"Steven might not get [back] in, you never know," said Dalglish mischievously. "But I don't care where they're born. If Jay had been born in Scotland, he'd still have played."

The Scots often outnumbered the Scousers in the Liverpool side in Dalglish's heyday. Then Merseyside provided the top two teams in the country. Now they are officially the sixth- and seventh-best sides in the North West. Either side of the Walton Road it is advantage Everton, but the backdrop is very different.

MAN OF THE MATCH: Tim Howard - Conceded the penalty, but Everton could have been out of sight at the interval but for the acrobatics of the American. Torres, Meireles and Kuyt could all have had further goals but for him.

LIVERPOOL VERDICT: "We can't be disappointed with any one of our players," said Dalglish. It is part of an attempt to imbue his side with confidence. An analysis of the defending for Everton's two goals might reveal reasons to complain; the ferries that cross the Mersey have a smaller turning circle than Kyrgiakos and the illness that forced Daniel Agger off could have been crucial. But, significantly, Dalglish hinted that Johnson might have to carry on playing left-back because of Kelly's form in his preferred position.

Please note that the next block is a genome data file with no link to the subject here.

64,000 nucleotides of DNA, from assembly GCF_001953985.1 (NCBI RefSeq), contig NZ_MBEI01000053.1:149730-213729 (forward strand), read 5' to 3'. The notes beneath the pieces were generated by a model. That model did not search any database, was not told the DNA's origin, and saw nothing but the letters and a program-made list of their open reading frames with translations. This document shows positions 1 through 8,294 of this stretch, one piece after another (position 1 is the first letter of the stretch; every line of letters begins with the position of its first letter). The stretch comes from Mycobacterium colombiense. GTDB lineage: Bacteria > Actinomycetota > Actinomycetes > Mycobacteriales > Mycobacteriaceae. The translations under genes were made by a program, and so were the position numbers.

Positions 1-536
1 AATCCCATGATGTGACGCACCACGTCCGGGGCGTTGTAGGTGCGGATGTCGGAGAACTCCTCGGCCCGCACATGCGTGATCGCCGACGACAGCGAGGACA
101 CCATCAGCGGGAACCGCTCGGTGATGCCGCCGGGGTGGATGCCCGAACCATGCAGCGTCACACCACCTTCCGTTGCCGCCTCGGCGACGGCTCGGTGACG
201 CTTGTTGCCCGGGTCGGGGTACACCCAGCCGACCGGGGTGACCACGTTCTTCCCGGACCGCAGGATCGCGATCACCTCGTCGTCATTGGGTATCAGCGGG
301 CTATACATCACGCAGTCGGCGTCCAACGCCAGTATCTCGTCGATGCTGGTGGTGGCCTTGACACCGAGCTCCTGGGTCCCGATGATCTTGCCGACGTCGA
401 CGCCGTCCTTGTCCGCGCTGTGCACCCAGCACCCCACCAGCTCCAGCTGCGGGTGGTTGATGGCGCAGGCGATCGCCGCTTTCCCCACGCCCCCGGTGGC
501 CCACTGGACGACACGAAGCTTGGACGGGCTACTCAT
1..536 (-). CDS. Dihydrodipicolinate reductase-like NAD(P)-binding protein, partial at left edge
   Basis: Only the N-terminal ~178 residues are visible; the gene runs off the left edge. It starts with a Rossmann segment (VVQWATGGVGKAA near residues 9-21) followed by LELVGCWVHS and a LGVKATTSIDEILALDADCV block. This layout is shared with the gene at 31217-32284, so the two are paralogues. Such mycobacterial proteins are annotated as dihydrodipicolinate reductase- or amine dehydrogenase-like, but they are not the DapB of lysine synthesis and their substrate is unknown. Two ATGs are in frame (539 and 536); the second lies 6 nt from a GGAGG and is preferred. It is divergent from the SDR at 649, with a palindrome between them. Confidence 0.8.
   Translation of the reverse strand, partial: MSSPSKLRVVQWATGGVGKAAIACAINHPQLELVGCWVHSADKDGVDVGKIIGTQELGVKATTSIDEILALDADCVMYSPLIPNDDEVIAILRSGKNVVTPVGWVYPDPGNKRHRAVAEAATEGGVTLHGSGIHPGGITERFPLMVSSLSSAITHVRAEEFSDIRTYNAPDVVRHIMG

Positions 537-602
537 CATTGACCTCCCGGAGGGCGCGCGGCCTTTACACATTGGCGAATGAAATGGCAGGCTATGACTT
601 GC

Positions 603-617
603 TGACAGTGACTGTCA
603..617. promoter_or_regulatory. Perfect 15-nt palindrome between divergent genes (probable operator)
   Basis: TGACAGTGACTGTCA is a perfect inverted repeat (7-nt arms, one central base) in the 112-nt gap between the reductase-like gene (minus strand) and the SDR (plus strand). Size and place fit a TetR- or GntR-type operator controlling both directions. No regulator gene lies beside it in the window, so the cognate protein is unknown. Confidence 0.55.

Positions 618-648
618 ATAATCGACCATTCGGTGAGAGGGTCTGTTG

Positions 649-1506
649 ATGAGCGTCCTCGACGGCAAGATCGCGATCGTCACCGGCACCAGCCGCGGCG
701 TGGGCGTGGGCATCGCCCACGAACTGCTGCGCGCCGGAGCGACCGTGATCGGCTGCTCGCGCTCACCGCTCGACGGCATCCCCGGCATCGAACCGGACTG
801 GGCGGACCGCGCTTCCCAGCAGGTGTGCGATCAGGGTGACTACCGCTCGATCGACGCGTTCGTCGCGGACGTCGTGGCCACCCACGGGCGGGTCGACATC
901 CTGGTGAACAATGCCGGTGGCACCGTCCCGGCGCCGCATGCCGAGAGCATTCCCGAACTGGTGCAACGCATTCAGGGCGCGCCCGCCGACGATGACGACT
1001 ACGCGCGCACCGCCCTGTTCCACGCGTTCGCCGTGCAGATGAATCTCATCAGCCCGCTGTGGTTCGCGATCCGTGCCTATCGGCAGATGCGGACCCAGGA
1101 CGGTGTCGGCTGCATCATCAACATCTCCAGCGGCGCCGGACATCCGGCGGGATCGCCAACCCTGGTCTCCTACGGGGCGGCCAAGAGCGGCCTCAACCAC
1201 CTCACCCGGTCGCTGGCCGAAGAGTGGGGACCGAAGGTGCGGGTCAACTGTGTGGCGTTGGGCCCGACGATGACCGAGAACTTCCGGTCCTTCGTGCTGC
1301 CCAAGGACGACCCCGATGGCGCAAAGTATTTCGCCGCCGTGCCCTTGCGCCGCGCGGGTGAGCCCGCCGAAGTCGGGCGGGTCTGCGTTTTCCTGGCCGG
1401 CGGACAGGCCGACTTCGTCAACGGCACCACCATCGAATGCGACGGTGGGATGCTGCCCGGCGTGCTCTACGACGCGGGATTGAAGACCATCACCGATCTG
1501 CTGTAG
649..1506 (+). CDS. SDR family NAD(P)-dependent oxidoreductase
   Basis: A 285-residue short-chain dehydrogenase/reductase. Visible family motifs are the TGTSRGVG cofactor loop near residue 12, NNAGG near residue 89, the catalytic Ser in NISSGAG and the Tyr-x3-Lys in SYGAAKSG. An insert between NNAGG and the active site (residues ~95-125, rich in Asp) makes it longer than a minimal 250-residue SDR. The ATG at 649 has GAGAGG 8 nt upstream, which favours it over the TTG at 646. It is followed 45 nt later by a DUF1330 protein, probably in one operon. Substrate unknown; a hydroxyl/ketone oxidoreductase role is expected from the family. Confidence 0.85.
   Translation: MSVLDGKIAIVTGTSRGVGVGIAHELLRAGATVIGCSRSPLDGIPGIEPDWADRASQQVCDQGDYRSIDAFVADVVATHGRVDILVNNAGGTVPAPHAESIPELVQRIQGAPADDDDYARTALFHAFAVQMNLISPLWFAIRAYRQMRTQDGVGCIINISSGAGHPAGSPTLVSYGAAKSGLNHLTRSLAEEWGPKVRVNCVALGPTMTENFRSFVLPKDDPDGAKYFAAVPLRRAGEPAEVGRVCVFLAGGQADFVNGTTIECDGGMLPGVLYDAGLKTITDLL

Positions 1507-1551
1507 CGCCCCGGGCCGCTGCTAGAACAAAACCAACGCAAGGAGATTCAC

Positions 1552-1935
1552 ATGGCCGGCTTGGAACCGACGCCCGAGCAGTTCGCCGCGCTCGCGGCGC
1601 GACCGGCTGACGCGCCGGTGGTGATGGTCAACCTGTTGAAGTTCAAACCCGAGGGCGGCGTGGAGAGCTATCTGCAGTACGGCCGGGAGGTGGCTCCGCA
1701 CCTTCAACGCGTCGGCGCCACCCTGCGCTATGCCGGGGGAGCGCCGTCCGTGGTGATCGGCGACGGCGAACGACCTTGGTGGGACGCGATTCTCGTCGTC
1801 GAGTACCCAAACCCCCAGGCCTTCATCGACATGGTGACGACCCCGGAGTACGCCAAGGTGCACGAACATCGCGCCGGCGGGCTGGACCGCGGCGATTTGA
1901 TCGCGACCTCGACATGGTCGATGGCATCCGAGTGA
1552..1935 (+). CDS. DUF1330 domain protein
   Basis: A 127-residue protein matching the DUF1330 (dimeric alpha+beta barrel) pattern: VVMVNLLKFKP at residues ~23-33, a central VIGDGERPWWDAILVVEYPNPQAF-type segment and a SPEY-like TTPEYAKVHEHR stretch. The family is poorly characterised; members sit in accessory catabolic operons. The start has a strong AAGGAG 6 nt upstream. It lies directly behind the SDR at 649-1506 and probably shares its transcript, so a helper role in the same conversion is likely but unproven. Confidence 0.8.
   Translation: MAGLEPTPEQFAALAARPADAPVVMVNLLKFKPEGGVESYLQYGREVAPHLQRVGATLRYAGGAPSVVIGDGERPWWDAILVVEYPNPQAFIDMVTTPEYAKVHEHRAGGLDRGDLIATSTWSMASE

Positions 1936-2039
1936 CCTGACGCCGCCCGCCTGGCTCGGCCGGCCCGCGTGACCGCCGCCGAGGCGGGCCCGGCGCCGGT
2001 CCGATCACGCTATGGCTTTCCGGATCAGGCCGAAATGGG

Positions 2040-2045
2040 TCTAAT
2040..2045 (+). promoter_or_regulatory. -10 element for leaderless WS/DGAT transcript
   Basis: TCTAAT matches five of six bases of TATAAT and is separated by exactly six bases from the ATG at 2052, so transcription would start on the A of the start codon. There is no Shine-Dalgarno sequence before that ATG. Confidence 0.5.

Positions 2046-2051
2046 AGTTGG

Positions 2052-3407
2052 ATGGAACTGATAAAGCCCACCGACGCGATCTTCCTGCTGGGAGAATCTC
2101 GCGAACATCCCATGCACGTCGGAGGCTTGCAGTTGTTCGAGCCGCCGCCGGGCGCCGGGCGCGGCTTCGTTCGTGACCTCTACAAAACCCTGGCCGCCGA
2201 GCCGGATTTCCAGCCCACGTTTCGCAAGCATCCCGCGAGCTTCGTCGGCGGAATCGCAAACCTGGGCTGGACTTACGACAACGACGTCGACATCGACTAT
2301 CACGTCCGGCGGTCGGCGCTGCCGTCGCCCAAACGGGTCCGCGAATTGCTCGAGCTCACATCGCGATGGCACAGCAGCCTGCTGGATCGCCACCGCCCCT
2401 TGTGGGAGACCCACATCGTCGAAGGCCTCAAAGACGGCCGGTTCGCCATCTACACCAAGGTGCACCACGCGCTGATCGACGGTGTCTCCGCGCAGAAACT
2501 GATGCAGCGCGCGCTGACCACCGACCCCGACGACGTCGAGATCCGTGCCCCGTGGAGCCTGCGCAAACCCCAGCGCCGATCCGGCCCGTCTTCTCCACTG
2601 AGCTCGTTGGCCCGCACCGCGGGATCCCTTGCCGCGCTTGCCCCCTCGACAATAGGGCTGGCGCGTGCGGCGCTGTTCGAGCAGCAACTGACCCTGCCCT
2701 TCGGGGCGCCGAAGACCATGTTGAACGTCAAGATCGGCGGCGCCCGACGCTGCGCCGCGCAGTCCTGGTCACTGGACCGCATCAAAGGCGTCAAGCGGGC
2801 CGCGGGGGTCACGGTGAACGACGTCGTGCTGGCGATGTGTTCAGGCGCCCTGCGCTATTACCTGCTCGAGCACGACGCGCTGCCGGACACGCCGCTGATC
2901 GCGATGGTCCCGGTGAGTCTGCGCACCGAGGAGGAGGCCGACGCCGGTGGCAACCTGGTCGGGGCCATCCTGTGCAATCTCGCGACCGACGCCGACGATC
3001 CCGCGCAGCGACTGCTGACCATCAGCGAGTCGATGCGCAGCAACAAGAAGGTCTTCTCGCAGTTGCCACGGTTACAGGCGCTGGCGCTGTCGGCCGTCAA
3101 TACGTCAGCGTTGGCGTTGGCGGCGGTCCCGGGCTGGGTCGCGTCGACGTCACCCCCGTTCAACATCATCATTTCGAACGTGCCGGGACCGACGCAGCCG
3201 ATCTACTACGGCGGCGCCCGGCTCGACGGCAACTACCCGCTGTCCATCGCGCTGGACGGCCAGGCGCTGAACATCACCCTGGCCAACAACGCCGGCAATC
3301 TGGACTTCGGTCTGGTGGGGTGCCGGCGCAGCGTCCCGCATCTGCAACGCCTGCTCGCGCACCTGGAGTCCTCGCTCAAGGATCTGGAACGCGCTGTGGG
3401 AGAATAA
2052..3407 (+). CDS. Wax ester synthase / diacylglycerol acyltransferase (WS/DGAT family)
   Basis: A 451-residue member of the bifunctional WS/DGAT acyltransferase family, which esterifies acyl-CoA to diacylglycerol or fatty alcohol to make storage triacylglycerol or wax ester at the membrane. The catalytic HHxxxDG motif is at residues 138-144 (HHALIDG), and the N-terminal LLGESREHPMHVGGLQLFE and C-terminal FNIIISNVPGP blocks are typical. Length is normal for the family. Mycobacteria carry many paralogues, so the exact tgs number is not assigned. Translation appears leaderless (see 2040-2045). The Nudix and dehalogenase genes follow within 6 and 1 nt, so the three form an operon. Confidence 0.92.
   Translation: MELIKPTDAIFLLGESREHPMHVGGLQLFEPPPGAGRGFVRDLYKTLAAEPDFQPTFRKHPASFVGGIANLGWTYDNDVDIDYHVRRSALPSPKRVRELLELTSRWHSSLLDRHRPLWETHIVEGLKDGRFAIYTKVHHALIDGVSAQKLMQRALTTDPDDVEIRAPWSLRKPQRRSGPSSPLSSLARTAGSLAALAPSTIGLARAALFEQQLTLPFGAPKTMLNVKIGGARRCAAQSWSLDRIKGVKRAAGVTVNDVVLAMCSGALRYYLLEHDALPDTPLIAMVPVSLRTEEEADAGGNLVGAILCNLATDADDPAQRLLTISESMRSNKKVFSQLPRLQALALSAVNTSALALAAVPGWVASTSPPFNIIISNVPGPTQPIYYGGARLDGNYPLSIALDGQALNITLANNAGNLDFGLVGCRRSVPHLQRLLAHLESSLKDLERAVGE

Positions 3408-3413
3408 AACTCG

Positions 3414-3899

EVERTON VERDICT: Minus Tim Cahill, Louis Saha, Steven Pienaar and Phil Jagielka for a variety of reasons, Moyes' squad looks stretched again. "We were missing three or four really good players," he said. "I know Liverpool missed two but it's different for a club like Everton; we've got a much smaller squad." It is unlikely to get bigger in January.

PIENAAR LATEST: The South African was omitted after telling Moyes he is not in the right state of mind. Everton have accepted an offer from Chelsea but have rejected a lower bid from Tottenham for the midfielder.